Integral CEO Claims Intimidation To Give Up City Parcel
A prominent Atlanta developer claims city officials threatened to block its future projects if it did not sell a parcel of land now home to a public recreation facility.
Integral claims in court filings that senior members of Atlanta Mayor Kasim Reed's administration told CEO Egbert Perry in a 2014 meeting that if the city did not get rights to the property, "We will make it difficult, if not impossible, for you to do business in the City of Atlanta," The Atlanta Journal-Constitution reports.
The latest claim is part of a lawsuit and ongoing political battle between the developer, Reed and the Atlanta Housing Authority over an agreement established under a prior city administration that gives Integral the right to develop 79 acres of vacant AHA land for mixed-income projects, according to the paper.
"Egbert Perry is lying," a city spokesperson wrote in response to the AJC's request for comments, claiming Integral was seeking to make "a windfall profit at the expense of Atlanta's low-income families."
An affiliate of Integral sold its interest in the site for more than $1M in credit toward other land purchases, which led the way for the $24M Martin Luther King Jr. Recreation & Aquatic Center that opened last month.
Perry, for his part, has argued that expanding mixed-income projects on the sites would de-concentrate poverty in the area, while also giving the city more affordable housing units, according to the AJC.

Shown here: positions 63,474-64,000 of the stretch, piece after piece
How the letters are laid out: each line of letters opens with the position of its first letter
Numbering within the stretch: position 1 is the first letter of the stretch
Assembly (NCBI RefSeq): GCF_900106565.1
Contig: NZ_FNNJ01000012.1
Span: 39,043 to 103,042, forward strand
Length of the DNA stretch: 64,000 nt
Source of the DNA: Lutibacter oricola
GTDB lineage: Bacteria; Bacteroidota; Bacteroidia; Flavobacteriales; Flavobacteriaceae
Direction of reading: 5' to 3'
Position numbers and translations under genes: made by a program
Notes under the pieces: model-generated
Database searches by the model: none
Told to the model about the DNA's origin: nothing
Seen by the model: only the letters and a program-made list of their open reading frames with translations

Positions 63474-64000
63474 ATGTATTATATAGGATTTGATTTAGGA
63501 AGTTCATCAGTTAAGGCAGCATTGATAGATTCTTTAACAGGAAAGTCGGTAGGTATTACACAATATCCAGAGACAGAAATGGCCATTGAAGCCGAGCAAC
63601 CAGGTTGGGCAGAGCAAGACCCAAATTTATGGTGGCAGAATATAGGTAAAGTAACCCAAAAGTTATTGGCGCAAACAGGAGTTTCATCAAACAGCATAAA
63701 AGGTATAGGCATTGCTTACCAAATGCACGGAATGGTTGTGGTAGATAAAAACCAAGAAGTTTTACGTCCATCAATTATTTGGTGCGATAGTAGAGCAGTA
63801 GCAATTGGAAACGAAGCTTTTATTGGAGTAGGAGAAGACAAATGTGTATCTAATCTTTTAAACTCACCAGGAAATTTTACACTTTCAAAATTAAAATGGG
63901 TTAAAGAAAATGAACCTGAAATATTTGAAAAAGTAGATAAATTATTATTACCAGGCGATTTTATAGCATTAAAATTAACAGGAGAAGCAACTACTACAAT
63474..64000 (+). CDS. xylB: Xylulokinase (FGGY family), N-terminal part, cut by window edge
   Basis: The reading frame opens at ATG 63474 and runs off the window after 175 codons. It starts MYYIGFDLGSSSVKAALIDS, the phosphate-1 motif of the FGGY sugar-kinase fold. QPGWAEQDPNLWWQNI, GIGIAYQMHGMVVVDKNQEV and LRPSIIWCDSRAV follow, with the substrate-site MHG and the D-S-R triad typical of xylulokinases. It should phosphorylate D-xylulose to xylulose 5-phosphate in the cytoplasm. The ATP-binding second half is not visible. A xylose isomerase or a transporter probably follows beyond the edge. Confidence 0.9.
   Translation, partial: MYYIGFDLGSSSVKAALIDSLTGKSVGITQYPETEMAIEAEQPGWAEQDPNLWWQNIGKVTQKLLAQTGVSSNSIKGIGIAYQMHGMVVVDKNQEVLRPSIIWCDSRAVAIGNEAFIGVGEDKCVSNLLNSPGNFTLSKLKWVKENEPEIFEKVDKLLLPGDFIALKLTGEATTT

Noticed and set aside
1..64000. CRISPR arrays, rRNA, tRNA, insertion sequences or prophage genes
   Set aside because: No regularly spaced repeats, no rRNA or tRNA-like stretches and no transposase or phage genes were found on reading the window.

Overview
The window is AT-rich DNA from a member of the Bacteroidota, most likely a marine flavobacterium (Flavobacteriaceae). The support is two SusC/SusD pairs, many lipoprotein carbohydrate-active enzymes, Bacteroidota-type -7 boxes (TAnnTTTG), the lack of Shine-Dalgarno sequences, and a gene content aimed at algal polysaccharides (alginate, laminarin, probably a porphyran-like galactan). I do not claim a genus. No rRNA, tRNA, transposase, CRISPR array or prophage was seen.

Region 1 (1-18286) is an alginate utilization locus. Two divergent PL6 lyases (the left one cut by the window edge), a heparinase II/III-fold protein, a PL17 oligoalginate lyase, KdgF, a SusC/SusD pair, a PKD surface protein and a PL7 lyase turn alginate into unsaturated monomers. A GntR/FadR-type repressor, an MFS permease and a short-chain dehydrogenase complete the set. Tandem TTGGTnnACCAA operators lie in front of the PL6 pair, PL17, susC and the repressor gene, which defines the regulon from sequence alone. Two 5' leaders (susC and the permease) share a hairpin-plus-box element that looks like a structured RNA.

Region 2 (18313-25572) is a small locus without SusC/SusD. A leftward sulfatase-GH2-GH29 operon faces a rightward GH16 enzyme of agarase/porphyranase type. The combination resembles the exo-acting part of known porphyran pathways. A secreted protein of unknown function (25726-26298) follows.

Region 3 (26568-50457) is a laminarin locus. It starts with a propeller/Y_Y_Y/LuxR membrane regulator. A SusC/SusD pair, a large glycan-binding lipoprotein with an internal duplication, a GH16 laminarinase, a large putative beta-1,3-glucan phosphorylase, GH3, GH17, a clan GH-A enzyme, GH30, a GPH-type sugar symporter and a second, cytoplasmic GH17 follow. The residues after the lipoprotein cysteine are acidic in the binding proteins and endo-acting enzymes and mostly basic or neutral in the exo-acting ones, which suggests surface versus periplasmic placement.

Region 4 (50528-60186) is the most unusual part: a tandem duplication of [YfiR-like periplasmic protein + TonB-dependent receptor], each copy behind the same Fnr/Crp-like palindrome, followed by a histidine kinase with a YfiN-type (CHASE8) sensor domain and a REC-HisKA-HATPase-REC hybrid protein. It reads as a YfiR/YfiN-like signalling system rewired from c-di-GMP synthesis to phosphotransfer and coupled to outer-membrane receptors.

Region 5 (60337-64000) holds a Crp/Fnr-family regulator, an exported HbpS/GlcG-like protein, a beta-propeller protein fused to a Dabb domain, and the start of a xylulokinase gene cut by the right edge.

Integral maintains that, per the agreement, the AHA will maintain half the ownership interest in the 79 acres and half interest in any future development by Integral and its partners.
"All the while, AHA assumes none of the development or financial risk," Integral officials stated in an email sent to Bisnow. "All of the 'windfall,' as such term is characterized by the AJC and parroted by Reed, is shared equally between the AHA and the developers, with Integral being one of three private development partners."
Integral also said new projects would still involve affordable housing units.
"After these last few phases of development are executed as planned, the sites will still contain greater than 50% affordability. These later phases increase the disposable income on site in order to attract and support desirable retailers, and other uses that create a more economically sustainable community," Integral officials said.
CORRECTION NOV. 7, 3:50 P.M. EST: A previous version of this story incorrectly stated the total acreage and value of the land involved in The Integral Group's dispute with the City of Atlanta. The story has been updated to reflect this change, along with a statement from Integral CEO Egbert Perry.